“Separation of Powers? The dragon doesn’t believe it exists.”

Great post from ChinaRealPolitik about separation of power in Beijing:

I think a fair proportion of senior CCP members don’t believe it truly exists. Anywhere. When foreign governments talk about the rule of law and independent institutions, I rather suspect many Chinese officials believe this is a ploy to lecture China, as they actually can’t comprehend of a system where those ‘in charge’ can’t make decisions in areas outside their sphere of influence.

Norway is taking China to the WTO over claims that China is imposing import controls on Norwegian salmon, in retaliation for the Nobel Committee’s awarding of the Prize to Liu Xiaobo.

Here’s the thing – it was an independent committee. The Norwegian government had no say over who the Peace Prize committee chose. Yet, the Chinese government remains determined to punish Norway. There are a number of possible reasons, all of which may be true to certain degrees. There are probably Chinese officials who genuinely think that the Norwegian government was somehow complicit in the decision. Some think that pressuring the government will result in the government pressuring the committee (smarter, but still underestimates the resilience of the separation of powers, which tends to be pretty strong in Scandinavia). There are also some who are angry and want to punish Norway whatever way they can, and as always, a significant number who are doing it to demonstrate their nationalist credentials.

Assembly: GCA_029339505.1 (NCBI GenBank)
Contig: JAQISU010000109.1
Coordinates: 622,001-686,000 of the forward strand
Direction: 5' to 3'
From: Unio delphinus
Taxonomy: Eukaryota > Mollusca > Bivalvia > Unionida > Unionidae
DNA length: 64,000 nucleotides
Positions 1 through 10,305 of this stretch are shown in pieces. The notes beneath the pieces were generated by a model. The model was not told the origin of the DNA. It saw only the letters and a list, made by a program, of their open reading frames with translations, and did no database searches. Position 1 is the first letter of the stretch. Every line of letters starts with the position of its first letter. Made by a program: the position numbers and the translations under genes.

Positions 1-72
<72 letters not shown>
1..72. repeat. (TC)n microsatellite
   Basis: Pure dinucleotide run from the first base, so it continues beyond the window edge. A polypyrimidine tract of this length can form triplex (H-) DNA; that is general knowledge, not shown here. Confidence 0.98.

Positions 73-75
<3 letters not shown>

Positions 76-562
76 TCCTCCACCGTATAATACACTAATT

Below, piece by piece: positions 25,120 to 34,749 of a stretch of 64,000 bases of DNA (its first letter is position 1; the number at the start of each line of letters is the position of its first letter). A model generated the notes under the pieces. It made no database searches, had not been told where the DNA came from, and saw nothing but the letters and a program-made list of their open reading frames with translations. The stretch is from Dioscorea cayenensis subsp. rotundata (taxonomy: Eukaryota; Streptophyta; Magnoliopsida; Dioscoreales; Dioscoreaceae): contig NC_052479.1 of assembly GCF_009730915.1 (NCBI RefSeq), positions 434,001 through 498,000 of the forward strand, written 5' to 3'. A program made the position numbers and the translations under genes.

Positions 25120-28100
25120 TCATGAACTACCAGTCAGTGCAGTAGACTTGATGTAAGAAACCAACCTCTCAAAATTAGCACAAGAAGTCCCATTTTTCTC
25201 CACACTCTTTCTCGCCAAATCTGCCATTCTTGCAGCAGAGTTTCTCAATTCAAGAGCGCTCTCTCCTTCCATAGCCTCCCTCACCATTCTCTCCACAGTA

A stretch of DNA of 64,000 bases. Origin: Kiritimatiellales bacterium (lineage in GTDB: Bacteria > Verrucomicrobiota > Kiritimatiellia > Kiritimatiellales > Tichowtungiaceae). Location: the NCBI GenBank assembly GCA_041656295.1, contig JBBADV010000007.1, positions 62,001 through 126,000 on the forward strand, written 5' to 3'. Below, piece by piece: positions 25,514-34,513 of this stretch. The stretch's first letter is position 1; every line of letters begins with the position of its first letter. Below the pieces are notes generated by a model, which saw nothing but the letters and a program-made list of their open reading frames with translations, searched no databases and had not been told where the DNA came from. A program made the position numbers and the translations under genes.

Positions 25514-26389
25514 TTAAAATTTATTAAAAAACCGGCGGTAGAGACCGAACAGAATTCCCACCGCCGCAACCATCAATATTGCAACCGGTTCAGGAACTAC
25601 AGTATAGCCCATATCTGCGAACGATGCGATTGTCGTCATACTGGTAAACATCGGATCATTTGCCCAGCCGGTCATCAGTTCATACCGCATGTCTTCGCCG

This is far from an isolated case. Remember Lai Changxing? He was a Chinese criminal kingpin who went into hiding in Canada. The Chinese government wanted him back and seemed to genuinely think that the Canadian Government had the power to wrest him from the courts and hand him over. Citing comments from Canadian officials, Sinocism quotes a book which said:

“‘They never, never, never got it that we could not force the outcome, right up to Zhu Rongji and the highest levels. It was beyond their comprehension. They just did not believe that we cannot tell our courts what to do.”

It brings to mind a discussion I had with a Chinese friend of mine. It was around the time Obama’s ratings were starting to take a hammering, and I mentioned that there were probably a few news commentators on the Fox network who would be gleefully preparing reports on that. My friend asked quite honestly why Obama didn’t just close down Fox news. I wasn’t quite sure where to begin answering that, but in fairness, she wasn’t somebody who follows the news closely – but I think she does represent a fair sampling of how many ordinary members of the Chinese public think governments – all governments – operate.

Rule of law and separation of powers are the two things that would completely turn China around, even if they kept a one-party system. It’s pretty much my refrain here, but without these concepts I think China is in for a rough decade or two.


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Filed under Communist Party, courts, political reform

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